Last Gift(3)

By: Jessica Clare, Jen Frederick


This is not a lie; more like not bothering her with unnecessary details. I am in charge of protecting my sweet Daisy so that she can give me all her tender love. I smile to myself, happily lost in the dream of her once again. I pick up my pencil and begin anew.

“Your beloved,” I hear the interrupter say. “That’s so old fashioned but sweet.

“Yes, sweet.” What would Daisy have me do? She would want me to smile at the interrupter. Daisy smiles at everyone. I try to smile at the interrupter. Is her name Patty? Dotty? Kitty? I cannot recall.

“You’re very devoted, aren’t you?” I finally look at the interrupter. Her dark hair is curled and lies in waves around her shoulders. She has very long eyelashes, like the legs of a spider. I think some would think she is attractive, but she looks nothing like Daisy. “What’re you giving her for Christmas?” she asks.

Giving her for Christmas. The words strike a chord in me and I slowly turn toward the interrupter. “Giving for Christmas…?”

“Yeah, I mean, she’s your beloved so you’re getting her something, right?”

I nod. Yes, I am, I think. Gifts for Christmas. Beaming at the interrupter, I ask, “What would you like, if you could have anything?”

She blinks at me and places a hand over her chest. “God, what I wouldn’t give for a guy like you to be so over the moon over me. Where’d you two meet?” Spiderlashed lady sets her face on one of her hands and moves closer to me. I’m uncomfortable by her nearness and by her strange eyelashes. I may draw these in my next work, giant long-legged wisps of black, like whiskers on the eyes.

“We meet…” I trail off and think of what Daisy would like me to say because the truth is that I spy on Daisy while researching a hit, a kill. I know Daisy would not want to me to tell the truth. “We meet in coffee house.”

“Your accent is just delicious. Do you have any brothers?” Flick, flick, go the eyelashes.

“Nyet, no brothers. No siblings.” I check the clock. Our time in class is almost up and I have not yet completed my project. Sighing, I begin to pack my things so I am not late to pick up Daisy. Last time I lingered overlong speaking with the professor about the darkness in my sketches and how I needed to incorporate lighter shades. By the time I arrived at Daisy’s campus, there was a horde of males surrounding her. At least two or three. Daisy says she is making new friends and so I hid my dismay.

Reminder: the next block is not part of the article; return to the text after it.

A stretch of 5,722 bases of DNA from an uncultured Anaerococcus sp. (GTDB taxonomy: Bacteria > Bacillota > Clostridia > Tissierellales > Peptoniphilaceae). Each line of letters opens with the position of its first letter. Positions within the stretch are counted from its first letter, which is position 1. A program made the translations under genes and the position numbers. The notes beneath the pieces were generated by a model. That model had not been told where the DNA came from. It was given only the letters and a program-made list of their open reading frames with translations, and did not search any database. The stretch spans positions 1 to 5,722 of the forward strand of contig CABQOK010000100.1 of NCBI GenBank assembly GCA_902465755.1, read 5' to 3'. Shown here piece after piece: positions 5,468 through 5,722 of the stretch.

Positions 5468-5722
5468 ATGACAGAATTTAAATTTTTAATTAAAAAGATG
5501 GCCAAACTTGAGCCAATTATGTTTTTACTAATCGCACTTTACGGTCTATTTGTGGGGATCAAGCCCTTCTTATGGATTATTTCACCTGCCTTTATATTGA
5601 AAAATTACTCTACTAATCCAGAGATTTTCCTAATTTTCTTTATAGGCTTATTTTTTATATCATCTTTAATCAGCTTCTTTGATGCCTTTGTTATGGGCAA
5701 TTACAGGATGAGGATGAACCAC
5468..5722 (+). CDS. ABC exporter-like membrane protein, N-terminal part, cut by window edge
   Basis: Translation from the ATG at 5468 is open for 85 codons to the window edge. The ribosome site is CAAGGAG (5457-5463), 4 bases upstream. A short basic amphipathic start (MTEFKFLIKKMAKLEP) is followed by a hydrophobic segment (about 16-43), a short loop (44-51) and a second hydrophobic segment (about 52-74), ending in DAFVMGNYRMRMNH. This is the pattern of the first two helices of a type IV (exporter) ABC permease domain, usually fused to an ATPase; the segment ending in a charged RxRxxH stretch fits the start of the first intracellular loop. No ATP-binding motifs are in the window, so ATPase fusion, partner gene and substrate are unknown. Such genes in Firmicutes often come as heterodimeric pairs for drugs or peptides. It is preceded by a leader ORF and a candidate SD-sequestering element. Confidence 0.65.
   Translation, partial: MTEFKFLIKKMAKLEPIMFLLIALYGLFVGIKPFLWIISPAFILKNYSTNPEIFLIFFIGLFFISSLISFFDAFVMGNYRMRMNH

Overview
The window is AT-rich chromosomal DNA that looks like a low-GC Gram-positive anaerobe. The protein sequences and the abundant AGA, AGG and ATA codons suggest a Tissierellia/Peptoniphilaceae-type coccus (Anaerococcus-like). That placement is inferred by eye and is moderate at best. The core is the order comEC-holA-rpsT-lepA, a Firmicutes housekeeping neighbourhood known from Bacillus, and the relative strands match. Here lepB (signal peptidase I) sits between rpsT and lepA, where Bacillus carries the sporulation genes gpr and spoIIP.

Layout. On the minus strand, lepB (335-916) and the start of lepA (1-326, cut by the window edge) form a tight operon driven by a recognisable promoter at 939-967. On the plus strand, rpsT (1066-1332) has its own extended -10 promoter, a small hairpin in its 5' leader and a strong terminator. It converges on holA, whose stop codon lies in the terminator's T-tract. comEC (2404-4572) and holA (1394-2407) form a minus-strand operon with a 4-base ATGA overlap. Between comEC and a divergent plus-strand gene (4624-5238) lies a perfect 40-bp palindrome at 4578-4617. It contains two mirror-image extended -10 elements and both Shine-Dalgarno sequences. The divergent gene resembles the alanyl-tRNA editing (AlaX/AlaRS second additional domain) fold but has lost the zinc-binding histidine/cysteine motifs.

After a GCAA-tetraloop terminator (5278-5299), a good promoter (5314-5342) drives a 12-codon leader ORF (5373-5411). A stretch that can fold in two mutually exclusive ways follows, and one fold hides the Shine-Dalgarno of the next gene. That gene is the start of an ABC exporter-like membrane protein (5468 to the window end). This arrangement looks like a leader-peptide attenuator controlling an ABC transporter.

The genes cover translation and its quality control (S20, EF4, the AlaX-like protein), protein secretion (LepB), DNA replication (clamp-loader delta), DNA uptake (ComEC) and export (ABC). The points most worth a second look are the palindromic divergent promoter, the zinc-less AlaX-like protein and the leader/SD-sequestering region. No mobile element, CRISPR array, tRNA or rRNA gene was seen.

“Well, if you and your girlfriend ever want to hang out, you should call me. Want my number?”

At first I shake my head in the negative, but Daisy would like more friends…so perhaps yes? “Da, you write it down for me.”

“Just give me your phone and I’ll put it in. “

I frown, unsure of whether I should do this, but then think of Daisy’s laughing face when she was talking to the other students. I hand over my phone, the public one—not the one I use to text Daisy. That phone has private images and private texts that no one should ever see but me.

The girl smiles at me and the legs of the spider flutter up and down. Once my phone is back in my hand, I see her name is Callie. “Thank you, Callie.” I hold out my hand to shake hers. She looks at it strangely and then shakes her head.

“You’re an odd duck. A hot one, but odd. Good thing I like odd.” She takes my hand and squeezes it tightly, holding on a little too long. “God, your hands are so big.”

My hand looks normal, I think, holding it up in front of me.

She laughs. “You’re so literal!”

“Thank you,” I say and try to bring her attention back to the Christmas gifts. “You are a woman, Callie,” I say.

She rolls her eyes. “So nice of you to notice.”

Of course I notice. I notice everything. “Yes, I notice.” Impatiently I continue, “You like Christmas?”

Her eyes light up. “Who doesn’t?”

“What is it you like the best?” I ask. Traditions are important to Daisy. I want to start our own traditions.

“Gifts, of course,” she smirks.

A few other art students have wandered over. I ask all of them. “What is best gift you receive?”